Wednesday, February 20, 2008

Slow snow day

"A light snow blanketed everything but cement surfaces on campus Wednesday afternoon. The snow was not enough to cancel classes, and more winter precipitation is expected Thursday night into Friday, according to the National Weather Service."

Wednesday has been the slowest day of the year. I don't have classes on Wednesday, but I do have production for The Towerlight. From the moment I woke up, I knew it would be a dull day.

I started my day shooting a restaurant review and that would be the highlight of my day. Depressing, right?

The real reason my day was such a drag was because of the visual we used on the cover. Now, I am not one to chop liver, and I easily get along with everyone, but recent ideas pitched for visuals has been driving me a bit insane.

For tomorrow, the cover story is about the debate of whether or not students should be allowed to carry concealed handguns on college campus' for protection in lieu of recent college shootings, including Virgina Tech and Northern Illinois University.

While some wanted a cutout, I wanted a human angle.

As I said yesterday, illustrations, although necessary at times, are meaningless in my opinion. Any article, no matter how boring, will always be more meaningful and interesting to the reader if they can relate a the story with a human.

Even if a illustration is called for, it should at least include relevant statistics relating to the story. Cutting out a photo and slapping it haphazardly on the page does not make a reader want to pick up the paper.

For this story, I pitched the idea to find students who already practice safe (or unsafe) gun control. For example, go to the gun range with them, or go to the gun range and get a detailed photo of a certified instructor firing a handgun properly. Possibly find students in a gun club or anti-gun club on campus. These were only a few of my suggestions.

So last night, although I fought and fought to get a human angle to the art on the front page, we were still left with no photo assignment for cover Wednesday on deadline.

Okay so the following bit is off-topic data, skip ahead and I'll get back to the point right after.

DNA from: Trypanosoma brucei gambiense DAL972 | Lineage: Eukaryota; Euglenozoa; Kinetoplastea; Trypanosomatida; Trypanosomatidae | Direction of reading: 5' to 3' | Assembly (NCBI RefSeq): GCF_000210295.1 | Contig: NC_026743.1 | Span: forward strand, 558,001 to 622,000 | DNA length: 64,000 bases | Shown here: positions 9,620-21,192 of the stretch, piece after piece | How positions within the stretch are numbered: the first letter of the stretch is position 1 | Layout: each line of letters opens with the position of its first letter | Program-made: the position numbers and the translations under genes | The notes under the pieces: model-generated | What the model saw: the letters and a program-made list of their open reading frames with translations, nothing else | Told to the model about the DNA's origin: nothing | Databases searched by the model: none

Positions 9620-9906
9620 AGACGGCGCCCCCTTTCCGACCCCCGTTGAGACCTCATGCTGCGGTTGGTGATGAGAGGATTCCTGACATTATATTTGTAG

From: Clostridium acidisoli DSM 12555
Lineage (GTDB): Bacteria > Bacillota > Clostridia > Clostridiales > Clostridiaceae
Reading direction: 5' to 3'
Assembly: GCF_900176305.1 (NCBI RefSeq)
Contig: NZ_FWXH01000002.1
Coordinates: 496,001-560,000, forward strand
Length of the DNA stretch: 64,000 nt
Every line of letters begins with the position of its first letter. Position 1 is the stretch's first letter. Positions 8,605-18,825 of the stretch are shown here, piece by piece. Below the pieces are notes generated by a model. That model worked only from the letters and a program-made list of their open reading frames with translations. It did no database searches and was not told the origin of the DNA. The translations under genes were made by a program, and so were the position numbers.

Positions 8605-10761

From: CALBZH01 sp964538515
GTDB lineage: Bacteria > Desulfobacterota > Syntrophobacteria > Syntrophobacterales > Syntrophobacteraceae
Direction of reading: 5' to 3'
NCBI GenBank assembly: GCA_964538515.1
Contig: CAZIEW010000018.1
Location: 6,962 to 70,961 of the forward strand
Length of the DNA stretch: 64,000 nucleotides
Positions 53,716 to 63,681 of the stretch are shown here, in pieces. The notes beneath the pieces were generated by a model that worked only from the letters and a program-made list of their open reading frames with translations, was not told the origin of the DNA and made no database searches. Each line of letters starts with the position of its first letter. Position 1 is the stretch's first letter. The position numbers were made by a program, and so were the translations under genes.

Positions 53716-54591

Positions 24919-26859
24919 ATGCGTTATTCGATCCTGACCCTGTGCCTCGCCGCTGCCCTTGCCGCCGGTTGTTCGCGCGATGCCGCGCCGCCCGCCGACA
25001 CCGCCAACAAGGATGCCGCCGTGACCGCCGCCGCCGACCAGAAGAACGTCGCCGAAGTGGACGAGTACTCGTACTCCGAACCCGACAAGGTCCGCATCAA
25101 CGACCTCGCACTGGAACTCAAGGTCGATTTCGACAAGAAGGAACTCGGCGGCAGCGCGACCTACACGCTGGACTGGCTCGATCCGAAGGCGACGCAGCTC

To my dismay, and at 6:00 p.m., I complied to shoot a fake gun.

It's frustrating to me when we run a cutout, it's a photo that anyone would could take. I would much rather run a compelling photo rather than cutout with a story.

Week after week I pitch my ideas for what makes the better art, that tells the story, rather than what may always be listed on the assignment. Cutouts simply don't do justice. Am I wrong here?

Nonetheless, the cover looked good since we went a step beyond just putting a cutout gun on the cover. We listed facts and changed the type to help grab the readers attention.

But I was still upset with my day, I didn't have any other assignments and there was no room in the paper for a snow feature. Knowing that, I just wanted to clear my mind by shooting. However, my above snow feature was all I could find worth posting for the day since I limited myself to campus. Ugh.

Ehh, I guess this is my bad day of the month. Tomorrow is only a day away.

Well, that ends my rant. My freelance assignment tonight was canceled because of the light snow, which is OK with me. It will give me a little time to catch up on some school work and possibly catch a glimpse of the Lunar Eclipse.

3 Comments:

Anonymous Martin McKenna said...

Interesting story, and it's a rant which you're perfectly entitled to have. I think this kind of toing-and-froing is inherent in the production of any newspaper. Let me explain:

I think that producing a newspaper combines far more disciplines than most activities. The editor of a paper must be sympathetic to written words while considering length and balance in the whole paper; to the suitability of the subediting; to the newsworthynesss of the piece; to the presentation, the design and to the photographs. This range of considerations is uniquely broad and getting it right is the hallmark of a good editor-in-chief.

And you realise how difficult that is when you see people who are sorely lacking in one (or more) of those fields. I've had section editors who are completely oblivious to the stories that lend themselves to good visuals while suggesting only the absolute dullest stories.

So this is why we have different people for different jobs in newspapers. And I must say, in between the moments I'm pulling my hair out, I find that the pressure to balance so many different people's priorities actually encourages and drives my creativity far more than simply shooting for myself.

(Though I still fail to understand the appeal of cutouts among designers.)

Thursday, February 21, 2008 4:23:00 AM  
Blogger Robyn Slagle, Intern said...

Patrick,

You are such a good writer! Your pictures are fantastic too. I know you're going to be a famous writer/photographer....whatever it is that you want to be someday!!!!!!! =)

Robyn

Thursday, February 21, 2008 8:10:00 AM  
Blogger Marshall said...

Patrick - I agree with the idea that the human angle generally is more compelling. Strong graphics can be eye-catching and help tell the story, too. I think cutouts appeal to graphic designers in part because they are so elemental, with the trade-off being that they end up lacking depth or engaging anything more than a 1/4-second look.

The balancing act belongs to the editor, and without good editing and graphic design, that balance is going to be wrong. Ah, well.

Sunday, February 24, 2008 3:20:00 PM  

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